Bus Driver Background Checks in the News after Chattanooga Crash
Parents in Tennessee and throughout the nation are questioning the processes for screening, monitoring, and disciplining school bus drivers following a fatal incident in Chattanooga last week. 24-year-old bus driver Johnthony Walker crashed his bus into a tree with 39 children onboard. Six of the kids died. Dozens of others were injured. Walker survived the crash but is facing charges of vehicular homicide, reckless driving, and reckless endangerment.
Durham Bus Services first hired Walker to drive school buses in Chattanooga. Per coverage, the company is responsible for school busing throughout the area and in areas across the country, such as Huntsville, Alabama. A report from WTVM—an ABC affiliate news station based in Huntsville—noted that Durham Bus Services takes multiple precautions to ensure safe and trustworthy drivers. These include state and FBI background checks, driving history checks, drug tests, training, tests, and a requirement for every driver to hold a commercial driver's license.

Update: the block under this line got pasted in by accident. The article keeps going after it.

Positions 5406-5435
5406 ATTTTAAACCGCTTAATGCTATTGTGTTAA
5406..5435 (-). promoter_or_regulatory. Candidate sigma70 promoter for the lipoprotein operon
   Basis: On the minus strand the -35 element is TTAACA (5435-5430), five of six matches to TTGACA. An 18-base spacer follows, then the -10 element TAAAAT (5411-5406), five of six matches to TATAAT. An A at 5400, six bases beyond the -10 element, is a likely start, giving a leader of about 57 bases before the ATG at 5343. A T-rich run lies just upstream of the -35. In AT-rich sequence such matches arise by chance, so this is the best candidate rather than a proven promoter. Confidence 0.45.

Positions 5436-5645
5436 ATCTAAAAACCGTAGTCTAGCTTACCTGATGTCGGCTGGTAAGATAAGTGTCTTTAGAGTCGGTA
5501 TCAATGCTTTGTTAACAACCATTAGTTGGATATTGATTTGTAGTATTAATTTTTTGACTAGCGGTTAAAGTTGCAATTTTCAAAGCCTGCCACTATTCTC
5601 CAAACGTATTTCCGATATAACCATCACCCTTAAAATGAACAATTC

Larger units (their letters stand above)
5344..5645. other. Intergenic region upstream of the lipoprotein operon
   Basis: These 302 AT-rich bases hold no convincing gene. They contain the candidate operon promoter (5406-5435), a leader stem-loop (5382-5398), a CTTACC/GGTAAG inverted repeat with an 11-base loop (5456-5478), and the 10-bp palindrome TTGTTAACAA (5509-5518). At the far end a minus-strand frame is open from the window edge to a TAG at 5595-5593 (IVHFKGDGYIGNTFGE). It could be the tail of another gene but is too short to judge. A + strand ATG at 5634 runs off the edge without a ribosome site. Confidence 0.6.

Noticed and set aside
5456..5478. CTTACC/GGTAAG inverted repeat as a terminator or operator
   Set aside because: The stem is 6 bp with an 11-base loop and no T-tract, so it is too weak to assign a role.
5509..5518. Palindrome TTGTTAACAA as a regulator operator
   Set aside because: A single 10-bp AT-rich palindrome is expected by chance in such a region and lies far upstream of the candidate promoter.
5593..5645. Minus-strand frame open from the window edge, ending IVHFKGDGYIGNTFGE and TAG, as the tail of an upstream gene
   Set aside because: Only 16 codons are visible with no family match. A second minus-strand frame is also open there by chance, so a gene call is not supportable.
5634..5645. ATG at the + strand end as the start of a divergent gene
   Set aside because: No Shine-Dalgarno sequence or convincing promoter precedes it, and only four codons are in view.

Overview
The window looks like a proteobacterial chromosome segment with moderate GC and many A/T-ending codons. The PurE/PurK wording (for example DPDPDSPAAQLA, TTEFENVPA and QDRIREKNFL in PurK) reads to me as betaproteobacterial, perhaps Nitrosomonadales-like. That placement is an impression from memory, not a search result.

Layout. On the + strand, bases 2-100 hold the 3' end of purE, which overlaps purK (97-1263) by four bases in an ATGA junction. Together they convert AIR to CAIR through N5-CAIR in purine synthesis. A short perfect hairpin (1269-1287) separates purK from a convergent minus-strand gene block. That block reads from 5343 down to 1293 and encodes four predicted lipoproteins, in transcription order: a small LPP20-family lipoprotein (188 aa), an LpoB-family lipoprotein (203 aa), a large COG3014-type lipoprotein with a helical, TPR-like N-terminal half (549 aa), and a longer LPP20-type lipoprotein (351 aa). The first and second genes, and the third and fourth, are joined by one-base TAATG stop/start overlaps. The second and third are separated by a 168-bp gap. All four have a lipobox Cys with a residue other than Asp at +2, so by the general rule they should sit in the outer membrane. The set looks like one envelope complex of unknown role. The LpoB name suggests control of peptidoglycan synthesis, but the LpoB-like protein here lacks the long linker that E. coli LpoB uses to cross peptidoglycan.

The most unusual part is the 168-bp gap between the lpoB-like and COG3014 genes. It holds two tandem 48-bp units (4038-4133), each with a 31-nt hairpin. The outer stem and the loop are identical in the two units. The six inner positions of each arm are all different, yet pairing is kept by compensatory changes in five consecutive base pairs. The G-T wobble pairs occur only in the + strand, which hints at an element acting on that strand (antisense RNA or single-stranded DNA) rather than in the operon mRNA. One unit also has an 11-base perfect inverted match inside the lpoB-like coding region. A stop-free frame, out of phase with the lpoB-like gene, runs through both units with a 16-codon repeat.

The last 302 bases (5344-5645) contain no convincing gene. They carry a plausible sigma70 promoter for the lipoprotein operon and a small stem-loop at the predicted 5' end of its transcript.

Walker supposedly completed these steps. As reports have explained, he had no criminal record that might have predicted the incident. However, per a CNN report, there had been concerns voiced about Walker. A principal had criticized Walker's driving, and at least one parent had written to the district to lodge a formal complaint. The children on the bus had also complained that Walker had sworn at them and tried to injure them with his driving.
The circumstances of the crash point to a purposeful collision, coverage has noted. Walker had no drugs or alcohol in his bloodstream at the time of the crash, and he was driving "on an unapproved bus route" and "well over the speed limit" when the crash occurred. CNN did not specify his speed but noted that the bus was traveling fast enough to bend in half and wrap around the tree in the moments following the impact.
These factors, combined with the fact that Walker was involved in an accident two months ago, have caused parents and teachers alike to question why he could drive. The WTVM report seems to suggest that there isn't enough contact between district representatives and Durham Bus Services. One teacher interviewed by the news station said that her district had experienced "many problems with Durham," as teachers and principals knew next to nothing about the company's contracted drivers.
WTVM also looked at Durham's overall record, noting that the company has had 346 crashes in the past two years. The company is nationwide and employs more than 13,000 drivers.